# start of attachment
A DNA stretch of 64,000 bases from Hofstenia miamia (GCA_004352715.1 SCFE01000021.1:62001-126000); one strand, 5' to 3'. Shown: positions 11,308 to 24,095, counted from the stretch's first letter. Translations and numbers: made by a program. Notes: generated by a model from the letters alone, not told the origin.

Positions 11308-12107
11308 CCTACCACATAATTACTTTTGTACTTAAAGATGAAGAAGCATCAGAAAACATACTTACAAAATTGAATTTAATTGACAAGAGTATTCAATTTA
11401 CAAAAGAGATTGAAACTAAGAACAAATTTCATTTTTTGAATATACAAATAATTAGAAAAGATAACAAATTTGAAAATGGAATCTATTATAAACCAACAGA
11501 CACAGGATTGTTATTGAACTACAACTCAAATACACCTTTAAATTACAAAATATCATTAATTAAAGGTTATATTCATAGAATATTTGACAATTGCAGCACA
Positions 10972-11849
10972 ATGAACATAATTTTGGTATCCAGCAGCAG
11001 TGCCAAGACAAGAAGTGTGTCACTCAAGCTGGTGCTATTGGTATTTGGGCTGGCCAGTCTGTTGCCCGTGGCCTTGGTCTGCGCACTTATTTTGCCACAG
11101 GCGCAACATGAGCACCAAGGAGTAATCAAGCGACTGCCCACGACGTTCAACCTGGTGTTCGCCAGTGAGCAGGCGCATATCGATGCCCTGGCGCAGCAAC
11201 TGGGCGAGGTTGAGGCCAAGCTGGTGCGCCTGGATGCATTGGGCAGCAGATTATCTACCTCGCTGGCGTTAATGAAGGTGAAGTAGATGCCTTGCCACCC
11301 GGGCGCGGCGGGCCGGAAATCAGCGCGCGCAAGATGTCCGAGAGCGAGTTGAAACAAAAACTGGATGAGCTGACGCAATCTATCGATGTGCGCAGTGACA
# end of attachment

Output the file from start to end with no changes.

A DNA stretch of 64,000 bases from Hofstenia miamia (GCA_004352715.1 SCFE01000021.1:62001-126000); one strand, 5' to 3'. Shown: positions 11,308 to 24,095, counted from the stretch's first letter. Translations and numbers: made by a program. Notes: generated by a model from the letters alone, not told the origin.

Positions 11308-12107
11308 CCTACCACATAATTACTTTTGTACTTAAAGATGAAGAAGCATCAGAAAACATACTTACAAAATTGAATTTAATTGACAAGAGTATTCAATTTA
11401 CAAAAGAGATTGAAACTAAGAACAAATTTCATTTTTTGAATATACAAATAATTAGAAAAGATAACAAATTTGAAAATGGAATCTATTATAAACCAACAGA
11501 CACAGGATTGTTATTGAACTACAACTCAAATACACCTTTAAATTACAAAATATCATTAATTAAAGGTTATATTCATAGAATATTTGACAATTGCAGCACA
Positions 10972-11849
10972 ATGAACATAATTTTGGTATCCAGCAGCAG
11001 TGCCAAGACAAGAAGTGTGTCACTCAAGCTGGTGCTATTGGTATTTGGGCTGGCCAGTCTGTTGCCCGTGGCCTTGGTCTGCGCACTTATTTTGCCACAG
11101 GCGCAACATGAGCACCAAGGAGTAATCAAGCGACTGCCCACGACGTTCAACCTGGTGTTCGCCAGTGAGCAGGCGCATATCGATGCCCTGGCGCAGCAAC
11201 TGGGCGAGGTTGAGGCCAAGCTGGTGCGCCTGGATGCATTGGGCAGCAGATTATCTACCTCGCTGGCGTTAATGAAGGTGAAGTAGATGCCTTGCCACCC
11301 GGGCGCGGCGGGCCGGAAATCAGCGCGCGCAAGATGTCCGAGAGCGAGTTGAAACAAAAACTGGATGAGCTGACGCAATCTATCGATGTGCGCAGTGACA